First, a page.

In the last post I listed some of the deficiencies of popular music, which I will repeat here with some additions. By ‘popular music’ I refer to the essentially twentieth century development — an unfortunate one — in which music was bisected into classical and popular. The popular side covers everything from Tin Pan Alley to Grindcore. I must add that some pop music is quite good, and will include an example later in the post. But most of it sadly isn’t, especially in recent times, for these reasons among others:

  • the emphasis on extra-musical features (theatre, image etc.)
  • an interest in sound as much as music (the ‘sound’ that characterises not only the genre but each band, and the use of non-musical — some might say anti-musical — sound effects, e.g. distortion, autotune)
  • a very limited understanding of harmony
  • no understanding of voice leading
  • repetition of simple riffs
  • escalating volume and thus a very limited dynamic range
  • unsophisticated notation systems, if any
  • insipid melodies (which goes hand-in-hand with a limited understanding of harmony)

This is a recipe for truly awful music. Browsing on YouTube, one of the trending music videos is Taylor Swift’s …Ready for it? Now, the invention of the ‘music video’ is itself one of popular music’s great horrors. How vain is a music that places such an emphasis on image — and thereby fuelling one of the most depressing features of modern life, the desire to be famous. So many of the great classical composers never received due wealth and fame, nor is that particularly why they pursued music. And not even the most respected composers received the kind of material success pop stars do now. (If you want to discuss unfair hierarchies, let’s talk about a society that distributes so much wealth and power to these pompous, talentless minstrels.)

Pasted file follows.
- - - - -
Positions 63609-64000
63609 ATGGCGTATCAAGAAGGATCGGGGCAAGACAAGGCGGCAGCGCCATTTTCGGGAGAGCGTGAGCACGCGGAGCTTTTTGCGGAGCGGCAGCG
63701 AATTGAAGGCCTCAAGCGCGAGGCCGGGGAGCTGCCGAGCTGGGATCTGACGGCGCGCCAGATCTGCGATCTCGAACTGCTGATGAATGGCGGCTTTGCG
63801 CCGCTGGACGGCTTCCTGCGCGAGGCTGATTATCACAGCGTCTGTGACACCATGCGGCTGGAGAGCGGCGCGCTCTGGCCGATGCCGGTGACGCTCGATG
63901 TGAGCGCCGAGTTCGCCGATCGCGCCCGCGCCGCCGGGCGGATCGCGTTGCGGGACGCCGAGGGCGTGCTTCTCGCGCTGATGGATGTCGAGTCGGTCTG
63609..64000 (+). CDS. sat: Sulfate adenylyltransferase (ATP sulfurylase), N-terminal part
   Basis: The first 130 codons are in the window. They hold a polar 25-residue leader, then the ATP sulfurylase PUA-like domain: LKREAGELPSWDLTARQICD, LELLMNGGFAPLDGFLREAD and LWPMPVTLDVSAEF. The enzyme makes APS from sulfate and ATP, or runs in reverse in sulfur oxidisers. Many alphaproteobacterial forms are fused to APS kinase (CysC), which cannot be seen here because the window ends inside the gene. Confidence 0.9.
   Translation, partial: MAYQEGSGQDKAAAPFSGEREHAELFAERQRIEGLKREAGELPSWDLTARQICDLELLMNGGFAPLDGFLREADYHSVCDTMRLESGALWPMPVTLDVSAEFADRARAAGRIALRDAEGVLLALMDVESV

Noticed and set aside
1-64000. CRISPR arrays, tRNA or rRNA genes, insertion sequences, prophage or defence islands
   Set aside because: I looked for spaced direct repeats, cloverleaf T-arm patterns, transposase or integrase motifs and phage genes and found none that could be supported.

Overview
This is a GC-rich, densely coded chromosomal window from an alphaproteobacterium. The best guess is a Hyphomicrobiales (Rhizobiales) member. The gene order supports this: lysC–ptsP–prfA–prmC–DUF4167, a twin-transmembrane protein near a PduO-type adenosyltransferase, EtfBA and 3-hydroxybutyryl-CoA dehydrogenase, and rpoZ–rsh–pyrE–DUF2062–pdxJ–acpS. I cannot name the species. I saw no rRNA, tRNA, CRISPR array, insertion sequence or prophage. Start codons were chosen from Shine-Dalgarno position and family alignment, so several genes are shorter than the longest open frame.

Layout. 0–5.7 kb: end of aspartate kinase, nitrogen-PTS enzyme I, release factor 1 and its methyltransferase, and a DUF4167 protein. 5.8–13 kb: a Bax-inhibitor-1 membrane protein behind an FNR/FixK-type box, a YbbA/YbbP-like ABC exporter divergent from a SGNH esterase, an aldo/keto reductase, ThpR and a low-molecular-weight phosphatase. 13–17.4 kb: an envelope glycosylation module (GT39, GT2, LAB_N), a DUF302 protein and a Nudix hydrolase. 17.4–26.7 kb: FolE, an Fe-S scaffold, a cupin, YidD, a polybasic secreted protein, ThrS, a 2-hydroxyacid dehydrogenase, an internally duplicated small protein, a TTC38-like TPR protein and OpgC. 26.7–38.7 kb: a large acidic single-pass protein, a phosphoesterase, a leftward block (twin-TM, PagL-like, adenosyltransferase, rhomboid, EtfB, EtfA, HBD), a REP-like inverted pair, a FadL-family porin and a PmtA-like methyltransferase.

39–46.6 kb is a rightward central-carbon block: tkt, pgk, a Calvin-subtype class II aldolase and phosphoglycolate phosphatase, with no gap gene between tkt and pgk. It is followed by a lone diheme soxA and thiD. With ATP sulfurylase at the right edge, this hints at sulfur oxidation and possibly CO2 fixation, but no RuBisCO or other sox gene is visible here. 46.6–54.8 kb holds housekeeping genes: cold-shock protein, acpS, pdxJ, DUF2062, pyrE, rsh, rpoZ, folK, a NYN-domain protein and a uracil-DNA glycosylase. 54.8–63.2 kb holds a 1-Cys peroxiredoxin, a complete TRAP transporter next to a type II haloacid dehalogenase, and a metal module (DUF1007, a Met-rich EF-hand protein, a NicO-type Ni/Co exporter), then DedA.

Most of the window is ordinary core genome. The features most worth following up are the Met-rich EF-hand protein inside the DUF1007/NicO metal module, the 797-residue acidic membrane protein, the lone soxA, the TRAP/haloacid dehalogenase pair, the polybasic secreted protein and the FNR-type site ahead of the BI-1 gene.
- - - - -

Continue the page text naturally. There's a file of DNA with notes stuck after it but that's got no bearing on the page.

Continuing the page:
The Taylor Swift song has almost no melody (much of the song consists solely of one note), which not too long ago would have disqualified it from even being a song. Most of the piece only uses one chord and relies on an inflexible rhythm and superfluous sound effects to move things forward. The only hint of musicality is the generic chord sequence and plain melody in the chorus.